Fast food chain’s Valentine’s Day gimmick: Fall in line according to love life status

February 11, 2019 - 2:28 PM
Maymay Entrata in Mcdo
In this photo, Maymay Entrata joined other celebrities in various McDonald's branches around the country to celebrate National Breakfast Day in March 2018. (The STAR/File photo)

A popular fast food chain amused Filipinos when they categorized customers based on the status of their love lives in cashier lanes in anticipation of Valentine’s Day.

Several social media users shared pictures of different McDonald’s branches with cashier lanes of different labels such as “single,” “in a relationship,” and “heartbroken,” among others.

Each branch has its own labels since there were additional lanes that tagged customers as “umaasa” (hoping), “pinaasa” (led on) and “na-zoned” such as “Friend Zone,” “Kuya/Ate Zone” and “HAHAZone.”

While the gimmick generally received laughs, some Filipinos commented that they would rather line up in cashier lanes that have a shorter queue.

The exact date when the fast food chain launched its gimmick is unknown, although the earliest post so far was shared on February 5 by Facebook user Juan Calbayog.

Filipinos most romantic and emotional 

The gimmick might not be surprising since Filipinos emerged as the fourth most romantic lovers in the Asia-Pacific region, based on a 2016 survey by a global payments firm.

“Three of five Filipinos plan to buy a gift for their beloved on Valentine’s, making them the fourth most romantic people in the region, next only to the Thais, the Chinese and the people of Hong Kong,” a report notes.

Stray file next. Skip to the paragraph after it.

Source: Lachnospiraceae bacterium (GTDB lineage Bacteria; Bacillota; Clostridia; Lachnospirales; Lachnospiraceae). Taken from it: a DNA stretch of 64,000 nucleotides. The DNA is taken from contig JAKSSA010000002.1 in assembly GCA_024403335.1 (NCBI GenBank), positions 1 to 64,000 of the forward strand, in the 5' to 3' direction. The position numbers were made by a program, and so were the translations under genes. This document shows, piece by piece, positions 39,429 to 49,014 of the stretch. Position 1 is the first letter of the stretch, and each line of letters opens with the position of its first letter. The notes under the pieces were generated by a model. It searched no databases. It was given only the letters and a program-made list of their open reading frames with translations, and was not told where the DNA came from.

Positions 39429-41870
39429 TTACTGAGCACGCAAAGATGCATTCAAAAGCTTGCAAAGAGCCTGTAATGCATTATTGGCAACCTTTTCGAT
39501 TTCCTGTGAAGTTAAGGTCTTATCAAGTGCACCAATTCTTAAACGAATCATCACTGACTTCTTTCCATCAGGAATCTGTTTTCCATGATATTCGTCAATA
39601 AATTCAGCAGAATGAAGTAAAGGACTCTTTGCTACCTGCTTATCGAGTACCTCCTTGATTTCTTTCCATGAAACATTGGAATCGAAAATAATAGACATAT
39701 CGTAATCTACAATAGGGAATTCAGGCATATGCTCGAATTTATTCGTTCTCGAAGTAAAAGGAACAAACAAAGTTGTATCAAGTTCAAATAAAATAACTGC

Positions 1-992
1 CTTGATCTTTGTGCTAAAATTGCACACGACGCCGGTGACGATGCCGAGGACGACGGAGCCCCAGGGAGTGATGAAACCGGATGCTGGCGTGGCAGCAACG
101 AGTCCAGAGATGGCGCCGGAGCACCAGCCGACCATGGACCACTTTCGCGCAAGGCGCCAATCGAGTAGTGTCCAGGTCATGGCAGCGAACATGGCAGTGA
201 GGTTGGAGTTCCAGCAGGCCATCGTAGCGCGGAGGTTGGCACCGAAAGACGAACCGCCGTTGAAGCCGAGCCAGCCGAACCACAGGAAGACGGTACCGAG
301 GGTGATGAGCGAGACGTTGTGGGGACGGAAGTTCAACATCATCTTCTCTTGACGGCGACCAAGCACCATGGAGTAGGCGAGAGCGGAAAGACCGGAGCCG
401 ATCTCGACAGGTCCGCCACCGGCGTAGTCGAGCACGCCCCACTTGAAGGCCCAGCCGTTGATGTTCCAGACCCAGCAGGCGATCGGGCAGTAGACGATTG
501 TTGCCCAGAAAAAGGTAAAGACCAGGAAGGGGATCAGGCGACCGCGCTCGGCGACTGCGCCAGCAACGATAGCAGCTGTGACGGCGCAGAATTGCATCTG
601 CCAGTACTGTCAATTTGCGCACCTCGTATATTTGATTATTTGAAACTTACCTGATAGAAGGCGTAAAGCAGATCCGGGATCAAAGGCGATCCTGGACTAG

Apparently, Valentine’s Day is more popular in Asian countries like Thailand, China, and Malaysia rather than New Zealand and Australia—countries that are recognized for traditionally celebrating the occasion.

“In China and Vietnam, it is even considered the preferred day to propose or receive a marriage proposal. The spread of Valentine’s Day shows that everyone likes to take the opportunity to celebrate love, buy presents and share experiences with those they care about the most,” Eric Schneider, the Asia-Pacific region head of the firm that conducted the survey, observed.

A different 2017 survey indicated that Filipinos are among the world’s most emotional as well, based on a global emotions report released by a polling firm.

The country came fourth in the “Total Emotions” index with 56 percent of respondents saying they are emotional. The index measured how much positive and negative experiences in different matters affect societies.

The firm observed that “30 percent of an individual’s behavior is “rational — (and) the other 70 percent is emotional.”